Nonfiction > E.C. Stedman & E.M. Hutchinson, eds. > A Library of American Literature > 1861–1889
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Stedman and Hutchinson, comps.  A Library of American Literature:
An Anthology in Eleven Volumes.  1891.
Vols. IX–XI: Literature of the Republic, Part IV., 1861–1889
 
Samuel Hoar
By Franklin Benjamin Sanborn (1831–1917)
 
A YEAR ago how often did I meet
Under these elms, once more in sober bloom,
Thy tall, sad figure pacing down the street,—
But now the robin sings above thy tomb.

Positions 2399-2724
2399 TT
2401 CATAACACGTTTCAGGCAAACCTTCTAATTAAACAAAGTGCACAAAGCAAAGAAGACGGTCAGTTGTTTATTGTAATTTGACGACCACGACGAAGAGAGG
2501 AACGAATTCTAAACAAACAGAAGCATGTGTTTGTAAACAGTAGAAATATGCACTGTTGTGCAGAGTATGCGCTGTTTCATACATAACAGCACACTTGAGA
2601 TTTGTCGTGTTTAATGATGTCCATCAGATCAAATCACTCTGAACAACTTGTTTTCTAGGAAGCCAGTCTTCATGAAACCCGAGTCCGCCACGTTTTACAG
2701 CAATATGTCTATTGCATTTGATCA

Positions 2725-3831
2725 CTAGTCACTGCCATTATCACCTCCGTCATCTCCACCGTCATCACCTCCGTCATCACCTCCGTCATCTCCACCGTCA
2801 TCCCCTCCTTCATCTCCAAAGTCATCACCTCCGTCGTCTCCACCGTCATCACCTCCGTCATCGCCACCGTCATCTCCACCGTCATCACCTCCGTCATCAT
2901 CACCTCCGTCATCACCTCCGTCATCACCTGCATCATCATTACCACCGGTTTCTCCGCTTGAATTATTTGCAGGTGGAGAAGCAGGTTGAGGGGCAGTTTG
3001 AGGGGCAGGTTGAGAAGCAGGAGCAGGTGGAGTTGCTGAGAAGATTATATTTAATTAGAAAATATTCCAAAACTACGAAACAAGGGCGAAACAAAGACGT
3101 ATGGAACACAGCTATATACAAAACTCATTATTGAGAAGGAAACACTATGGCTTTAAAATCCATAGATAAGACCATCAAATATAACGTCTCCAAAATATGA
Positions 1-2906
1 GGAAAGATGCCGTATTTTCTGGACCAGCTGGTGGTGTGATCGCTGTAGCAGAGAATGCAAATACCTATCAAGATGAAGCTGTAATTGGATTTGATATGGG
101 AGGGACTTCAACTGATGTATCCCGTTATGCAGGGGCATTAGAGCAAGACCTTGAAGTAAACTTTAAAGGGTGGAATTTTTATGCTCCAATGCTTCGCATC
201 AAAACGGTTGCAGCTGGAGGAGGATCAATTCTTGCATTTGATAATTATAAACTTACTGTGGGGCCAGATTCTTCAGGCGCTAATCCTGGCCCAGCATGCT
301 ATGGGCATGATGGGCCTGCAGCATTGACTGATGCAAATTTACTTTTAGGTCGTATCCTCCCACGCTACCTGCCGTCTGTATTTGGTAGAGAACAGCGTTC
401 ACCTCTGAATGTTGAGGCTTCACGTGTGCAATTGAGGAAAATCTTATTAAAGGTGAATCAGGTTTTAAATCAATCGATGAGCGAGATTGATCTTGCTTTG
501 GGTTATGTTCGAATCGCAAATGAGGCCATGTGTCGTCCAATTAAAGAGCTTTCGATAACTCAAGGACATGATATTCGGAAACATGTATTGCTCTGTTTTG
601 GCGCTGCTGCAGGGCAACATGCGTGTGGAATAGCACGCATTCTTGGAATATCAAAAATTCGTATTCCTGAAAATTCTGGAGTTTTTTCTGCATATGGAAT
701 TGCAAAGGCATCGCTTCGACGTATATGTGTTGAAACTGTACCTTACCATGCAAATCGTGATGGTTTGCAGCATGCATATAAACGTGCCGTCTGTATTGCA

Thy name on other shores may ne’er be known,        5
Though austere Rome no graver Consul knew;
But Massachusetts her true son doth own,—
Out of her soil thy hardy virtues grew.
She loves the man who chose the conquered cause,
The upright soul that bowed to God alone,        10
The clean hand that upheld her equal laws,
The old religion, never yet outgrown,
The cold demeanor and warm heart beneath,
The simple grandeur of thy life and death.

  Concord, 27 April, 1867.
 
 
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